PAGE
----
The name of the band refers to Ken Peplowski, a Swing-era specialist; Evan Christopher, a living historian of the New Orleans Creole clarinet; and Anat Cohen — what doesn't she do? They're not the only ones on stage, of course — they'll be backed by a band which knows the time-honored and broad-shouldered methods of swing. This reedy convocation on the state of the clarinet today was put together for Newport, and — on the birthday anniversary of Louis Armstrong — was filled with ad lib fireworks.
After a sunny, warm afternoon on the Rhode Island shore, the first full day of the 2012 Newport Jazz Festival has come and gone. If you've got a free moment, you can already replay many of the sets we recorded online. But starting at 11:00 a.m. ET on Sunday, we'll be presenting eight more hours of live video from the festival at npr.org/newportjazz. Here's what's on tap:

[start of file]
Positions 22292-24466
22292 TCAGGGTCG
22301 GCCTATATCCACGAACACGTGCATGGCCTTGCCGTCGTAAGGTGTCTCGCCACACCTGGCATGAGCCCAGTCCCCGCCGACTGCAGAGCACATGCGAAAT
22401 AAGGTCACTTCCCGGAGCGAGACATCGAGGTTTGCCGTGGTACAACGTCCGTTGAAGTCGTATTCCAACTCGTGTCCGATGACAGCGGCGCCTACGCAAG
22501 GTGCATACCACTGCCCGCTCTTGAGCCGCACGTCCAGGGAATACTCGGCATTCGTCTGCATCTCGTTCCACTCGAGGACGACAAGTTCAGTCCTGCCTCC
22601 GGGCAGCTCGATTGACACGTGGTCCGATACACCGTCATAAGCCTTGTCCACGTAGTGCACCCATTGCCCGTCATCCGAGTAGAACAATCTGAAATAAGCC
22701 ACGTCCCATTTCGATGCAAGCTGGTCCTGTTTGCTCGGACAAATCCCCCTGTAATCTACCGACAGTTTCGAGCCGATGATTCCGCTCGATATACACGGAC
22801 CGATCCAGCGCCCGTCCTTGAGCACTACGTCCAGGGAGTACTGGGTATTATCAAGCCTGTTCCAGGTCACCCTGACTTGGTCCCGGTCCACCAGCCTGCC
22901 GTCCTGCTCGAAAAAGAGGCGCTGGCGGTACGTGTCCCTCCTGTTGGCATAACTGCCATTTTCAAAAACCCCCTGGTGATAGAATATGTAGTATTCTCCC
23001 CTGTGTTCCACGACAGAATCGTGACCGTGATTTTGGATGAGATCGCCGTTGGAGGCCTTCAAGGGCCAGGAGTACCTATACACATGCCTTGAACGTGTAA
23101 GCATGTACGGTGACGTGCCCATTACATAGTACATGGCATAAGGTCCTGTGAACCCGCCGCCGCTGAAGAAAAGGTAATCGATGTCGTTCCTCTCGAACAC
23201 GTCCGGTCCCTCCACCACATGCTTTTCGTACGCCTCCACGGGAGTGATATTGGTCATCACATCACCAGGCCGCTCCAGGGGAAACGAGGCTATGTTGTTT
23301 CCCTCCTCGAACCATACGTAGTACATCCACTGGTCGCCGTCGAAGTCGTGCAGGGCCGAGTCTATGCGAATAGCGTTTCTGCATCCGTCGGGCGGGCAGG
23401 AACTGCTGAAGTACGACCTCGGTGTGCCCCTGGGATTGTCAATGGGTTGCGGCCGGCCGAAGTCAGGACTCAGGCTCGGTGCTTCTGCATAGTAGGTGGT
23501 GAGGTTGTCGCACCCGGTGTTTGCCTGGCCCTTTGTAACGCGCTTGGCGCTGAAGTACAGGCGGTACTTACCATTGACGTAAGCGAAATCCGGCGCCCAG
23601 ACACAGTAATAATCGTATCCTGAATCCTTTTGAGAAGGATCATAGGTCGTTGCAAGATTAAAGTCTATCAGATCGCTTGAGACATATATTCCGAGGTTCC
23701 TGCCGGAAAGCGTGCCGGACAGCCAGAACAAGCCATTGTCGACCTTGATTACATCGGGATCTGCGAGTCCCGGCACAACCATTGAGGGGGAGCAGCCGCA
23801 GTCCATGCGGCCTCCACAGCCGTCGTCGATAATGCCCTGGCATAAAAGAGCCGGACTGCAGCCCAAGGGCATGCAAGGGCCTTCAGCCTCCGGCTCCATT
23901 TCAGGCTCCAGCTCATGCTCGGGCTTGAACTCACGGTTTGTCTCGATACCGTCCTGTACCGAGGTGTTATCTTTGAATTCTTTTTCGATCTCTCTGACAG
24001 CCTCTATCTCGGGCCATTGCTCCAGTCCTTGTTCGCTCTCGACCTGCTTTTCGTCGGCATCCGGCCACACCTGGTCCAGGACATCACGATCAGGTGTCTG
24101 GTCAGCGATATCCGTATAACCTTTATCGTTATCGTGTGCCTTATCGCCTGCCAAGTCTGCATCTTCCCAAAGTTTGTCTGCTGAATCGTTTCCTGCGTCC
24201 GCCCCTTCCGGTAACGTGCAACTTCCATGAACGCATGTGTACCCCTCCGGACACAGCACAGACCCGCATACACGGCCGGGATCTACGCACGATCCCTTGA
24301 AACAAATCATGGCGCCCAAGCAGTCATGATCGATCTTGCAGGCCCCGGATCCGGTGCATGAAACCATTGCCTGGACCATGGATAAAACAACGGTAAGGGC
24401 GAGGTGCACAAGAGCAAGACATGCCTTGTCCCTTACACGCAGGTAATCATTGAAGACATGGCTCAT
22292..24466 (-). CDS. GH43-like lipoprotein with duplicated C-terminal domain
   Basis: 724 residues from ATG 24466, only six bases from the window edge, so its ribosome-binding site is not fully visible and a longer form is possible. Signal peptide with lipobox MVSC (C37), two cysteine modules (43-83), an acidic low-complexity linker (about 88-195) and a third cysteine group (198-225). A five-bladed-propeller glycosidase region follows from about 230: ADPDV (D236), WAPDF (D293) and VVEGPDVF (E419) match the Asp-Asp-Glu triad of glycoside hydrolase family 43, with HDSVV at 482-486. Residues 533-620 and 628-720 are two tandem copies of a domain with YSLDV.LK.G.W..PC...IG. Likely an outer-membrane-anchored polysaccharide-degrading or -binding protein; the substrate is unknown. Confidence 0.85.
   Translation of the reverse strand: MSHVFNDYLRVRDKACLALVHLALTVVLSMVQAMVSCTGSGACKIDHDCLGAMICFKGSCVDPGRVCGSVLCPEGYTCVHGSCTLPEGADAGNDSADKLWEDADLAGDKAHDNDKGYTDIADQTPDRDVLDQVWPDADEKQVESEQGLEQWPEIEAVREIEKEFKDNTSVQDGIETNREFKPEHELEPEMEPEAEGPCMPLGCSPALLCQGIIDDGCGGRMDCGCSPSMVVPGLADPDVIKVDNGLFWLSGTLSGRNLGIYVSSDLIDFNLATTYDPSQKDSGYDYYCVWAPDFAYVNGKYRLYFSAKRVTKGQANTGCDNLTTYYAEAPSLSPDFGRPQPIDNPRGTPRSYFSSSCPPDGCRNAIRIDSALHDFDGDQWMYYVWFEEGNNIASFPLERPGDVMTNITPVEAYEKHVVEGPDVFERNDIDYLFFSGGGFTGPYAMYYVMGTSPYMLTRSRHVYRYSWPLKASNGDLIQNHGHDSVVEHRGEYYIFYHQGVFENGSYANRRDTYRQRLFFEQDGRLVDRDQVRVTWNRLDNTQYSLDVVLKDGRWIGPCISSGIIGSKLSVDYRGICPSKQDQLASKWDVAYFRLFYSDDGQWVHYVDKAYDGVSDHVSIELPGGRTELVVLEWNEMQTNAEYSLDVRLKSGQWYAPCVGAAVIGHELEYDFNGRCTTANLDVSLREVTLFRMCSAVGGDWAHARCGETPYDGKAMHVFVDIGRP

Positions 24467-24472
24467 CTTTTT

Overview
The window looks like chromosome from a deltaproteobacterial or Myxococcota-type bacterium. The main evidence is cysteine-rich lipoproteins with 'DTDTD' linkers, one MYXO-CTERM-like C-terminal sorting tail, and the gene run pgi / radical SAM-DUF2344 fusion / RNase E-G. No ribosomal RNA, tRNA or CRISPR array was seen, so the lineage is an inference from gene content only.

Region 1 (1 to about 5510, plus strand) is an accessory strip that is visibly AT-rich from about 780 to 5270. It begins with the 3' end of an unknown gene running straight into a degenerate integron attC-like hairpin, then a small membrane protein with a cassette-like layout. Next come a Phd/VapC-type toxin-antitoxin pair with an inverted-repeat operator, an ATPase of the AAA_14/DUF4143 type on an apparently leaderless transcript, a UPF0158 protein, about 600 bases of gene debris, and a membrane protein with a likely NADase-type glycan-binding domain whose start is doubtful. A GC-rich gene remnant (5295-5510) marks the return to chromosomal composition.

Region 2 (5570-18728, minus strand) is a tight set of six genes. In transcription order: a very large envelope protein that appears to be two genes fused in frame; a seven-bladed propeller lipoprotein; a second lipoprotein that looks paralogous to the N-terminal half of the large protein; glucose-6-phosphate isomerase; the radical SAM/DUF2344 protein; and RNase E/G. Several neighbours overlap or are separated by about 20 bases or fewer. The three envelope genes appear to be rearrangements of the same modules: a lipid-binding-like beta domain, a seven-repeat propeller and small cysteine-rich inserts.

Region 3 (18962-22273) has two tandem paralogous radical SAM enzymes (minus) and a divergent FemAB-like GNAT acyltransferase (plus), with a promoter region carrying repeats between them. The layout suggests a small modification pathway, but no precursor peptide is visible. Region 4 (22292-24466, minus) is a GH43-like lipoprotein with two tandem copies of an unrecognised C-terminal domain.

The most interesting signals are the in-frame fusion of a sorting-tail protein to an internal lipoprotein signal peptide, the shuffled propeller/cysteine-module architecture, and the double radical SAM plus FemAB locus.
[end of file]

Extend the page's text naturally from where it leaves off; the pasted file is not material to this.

Originally published on Sat August 4, 2012 6:43 pm
Bill Frisell is a soft-spoken guy who does a lot of talking with his guitar — and its pedals and effects. So perhaps it's appropriate that he recently issued an album called All We Are Saying, an collection of John Lennon songs. Though he's known primarily for working with other improvisers, he's of the Baby Boomer generation, and he doesn't hide his love for Beatles songs away. With a band including steel guitar (Greg Leisz) and violin (Jenny Scheinman), Frisell doesn't reinvent the wheel — but he certainly gives it a new spin.
Darcy James Argue's Secret Society Live From Newport
The composer Darcy James Argue has steadily been rescuing the big band from the dustbin of anachronism through a combination of enormously open ears and a gigantic well of patience. But it's paying off: After the release of his debut album Infernal Machines, the greatness of the Secret Society became an open secret, and his "co-conspirators" have now recorded a much-anticipated sophomore album. Eighteen of them give us a taste, including a peek at the Brooklyn Babylon project, originally designed for live music and live painting.